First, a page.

On a day several doctors held an agitation against the National Medical Commission Bill outside the Union health ministry saying it was against the students and the doctors, the Lok Sabha passed the bill. Several opposition members also opposed the bill and asked for its withdrawal.
Union Minister of Health and Family Welfare Harsh Vardhan said the bill is one of the biggest reform being brought by this government. He said the bill will change the face of medical education sector. He said the National Medical Commission will replace the Indian Medical Council which had been mired in corruption. He assured the House that members of the NMC will be selected carefully among those with impeccable credentials. "The NMC Bill is against vested interests. It will help us move away from inspection-raj. It will select one-time and full-time regulators,” the minister added.
The bill seeks to constitute a National Medical Commission with 25 members. The NMC will frame policies for regulating medical institutions, professionals, and frame guidelines for determination of fees for up to 50 per cent of the seats in private medical institutions and deemed universities regulated under the bill. The bill also allows grant of limited license to certain community health providers connected with the modern medical profession to practice medicine. These mid-level practitioners may prescribe specified medicines in primary and preventive healthcare.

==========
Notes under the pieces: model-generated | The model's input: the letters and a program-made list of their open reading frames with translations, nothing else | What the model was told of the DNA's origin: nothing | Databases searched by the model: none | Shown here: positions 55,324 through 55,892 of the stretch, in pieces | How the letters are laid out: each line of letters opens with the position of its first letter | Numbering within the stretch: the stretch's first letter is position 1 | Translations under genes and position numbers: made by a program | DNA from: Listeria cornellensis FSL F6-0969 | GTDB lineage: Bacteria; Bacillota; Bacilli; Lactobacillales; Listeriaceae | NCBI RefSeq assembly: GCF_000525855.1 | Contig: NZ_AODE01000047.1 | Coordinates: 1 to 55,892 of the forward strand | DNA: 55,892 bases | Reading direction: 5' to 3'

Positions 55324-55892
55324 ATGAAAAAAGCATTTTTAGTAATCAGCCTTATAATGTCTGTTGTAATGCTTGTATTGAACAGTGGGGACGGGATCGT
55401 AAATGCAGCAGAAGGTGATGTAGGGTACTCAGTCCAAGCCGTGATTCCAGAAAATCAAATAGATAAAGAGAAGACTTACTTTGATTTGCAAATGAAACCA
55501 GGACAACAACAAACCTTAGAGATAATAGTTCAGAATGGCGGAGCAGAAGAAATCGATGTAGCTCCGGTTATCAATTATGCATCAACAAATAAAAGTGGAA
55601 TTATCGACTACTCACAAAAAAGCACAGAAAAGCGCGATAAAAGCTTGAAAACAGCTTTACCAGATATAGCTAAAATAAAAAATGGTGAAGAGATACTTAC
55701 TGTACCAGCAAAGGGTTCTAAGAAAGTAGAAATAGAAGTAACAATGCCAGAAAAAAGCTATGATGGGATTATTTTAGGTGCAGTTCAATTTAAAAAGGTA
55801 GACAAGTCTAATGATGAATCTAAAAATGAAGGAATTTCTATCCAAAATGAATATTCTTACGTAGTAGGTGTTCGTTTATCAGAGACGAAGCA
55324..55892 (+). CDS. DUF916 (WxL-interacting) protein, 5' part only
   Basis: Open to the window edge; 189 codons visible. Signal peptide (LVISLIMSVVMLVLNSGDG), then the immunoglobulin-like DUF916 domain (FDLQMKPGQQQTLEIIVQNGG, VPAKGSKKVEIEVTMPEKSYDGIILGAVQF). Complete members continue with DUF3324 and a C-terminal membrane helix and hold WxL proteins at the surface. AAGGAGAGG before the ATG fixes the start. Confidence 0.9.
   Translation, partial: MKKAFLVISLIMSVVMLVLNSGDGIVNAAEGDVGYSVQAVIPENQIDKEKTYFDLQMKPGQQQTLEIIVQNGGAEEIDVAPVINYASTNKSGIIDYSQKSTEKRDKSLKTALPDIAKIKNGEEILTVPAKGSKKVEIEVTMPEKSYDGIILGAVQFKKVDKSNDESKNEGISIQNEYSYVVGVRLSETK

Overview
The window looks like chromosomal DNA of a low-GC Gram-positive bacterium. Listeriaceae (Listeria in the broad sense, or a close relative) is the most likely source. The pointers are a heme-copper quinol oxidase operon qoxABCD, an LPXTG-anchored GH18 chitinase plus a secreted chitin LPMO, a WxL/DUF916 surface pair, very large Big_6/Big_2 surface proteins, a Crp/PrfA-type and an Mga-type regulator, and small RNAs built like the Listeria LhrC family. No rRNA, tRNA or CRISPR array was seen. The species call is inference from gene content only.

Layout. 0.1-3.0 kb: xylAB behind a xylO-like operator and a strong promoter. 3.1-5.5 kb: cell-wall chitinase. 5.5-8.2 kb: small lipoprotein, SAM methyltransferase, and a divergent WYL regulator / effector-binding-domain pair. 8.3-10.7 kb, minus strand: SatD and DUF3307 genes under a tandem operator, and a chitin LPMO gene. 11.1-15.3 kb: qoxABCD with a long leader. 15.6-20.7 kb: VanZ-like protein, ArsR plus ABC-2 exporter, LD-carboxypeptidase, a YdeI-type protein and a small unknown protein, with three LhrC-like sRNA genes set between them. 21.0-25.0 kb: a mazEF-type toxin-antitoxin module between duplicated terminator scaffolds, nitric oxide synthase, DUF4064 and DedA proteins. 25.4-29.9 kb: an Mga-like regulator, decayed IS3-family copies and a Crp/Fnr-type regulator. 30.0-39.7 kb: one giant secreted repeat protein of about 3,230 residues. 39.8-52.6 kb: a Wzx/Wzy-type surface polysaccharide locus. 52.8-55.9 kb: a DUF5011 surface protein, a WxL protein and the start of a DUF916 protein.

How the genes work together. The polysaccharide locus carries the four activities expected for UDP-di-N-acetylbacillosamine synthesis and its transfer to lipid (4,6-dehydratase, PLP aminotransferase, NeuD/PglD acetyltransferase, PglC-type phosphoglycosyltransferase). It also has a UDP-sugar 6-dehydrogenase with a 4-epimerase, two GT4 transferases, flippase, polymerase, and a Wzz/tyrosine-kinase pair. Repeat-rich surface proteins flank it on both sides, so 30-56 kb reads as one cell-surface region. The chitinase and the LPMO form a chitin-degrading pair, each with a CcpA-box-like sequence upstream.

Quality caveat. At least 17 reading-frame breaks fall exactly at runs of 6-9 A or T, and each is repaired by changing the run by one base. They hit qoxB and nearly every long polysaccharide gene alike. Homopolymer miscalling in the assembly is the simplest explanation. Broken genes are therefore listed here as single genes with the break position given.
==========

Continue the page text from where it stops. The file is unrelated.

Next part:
Another key aspect of the bill is to conduct uniform national exit test-cum-licentiate exam for admission to post-graduate medical education. Next will be a common final year exam for MBBS students, which will double up as a licentiate exam and will also serve as the basis for admission into post-graduate courses at medical institutions under this bill.
Given the concerns around this clause, the health minister clarified that students would be able to sit for this exam multiple times to improve their ranking for PG courses, or if they fail to clear it the first time.
The provisions of the bill to provide license to community health providers to administer medicine to tide over paucity of doctors in rural areas attracted a lot of criticism. Opposition members said this will encourage quackery. “You are saying good doctors for urban areas, but why encourage quackery for rural areas,” Congress leader Adhir Ranjan Chowdhury said. He also asked for sending the bill to standing committee again for scrutiny.
Harshvardhan said the bill has already been sent to the standing committee and the government has accepted 47 out of the 56 recommendations of the panel. The minister said the need for trained medical professionals in addressing the needs of the population has been appreciated by the world bodies. “The Community Health Providers will be trained to treat ordinary ailments, we need people to work in 1.5 lakh health and wellness centres in remote places,” the minister said.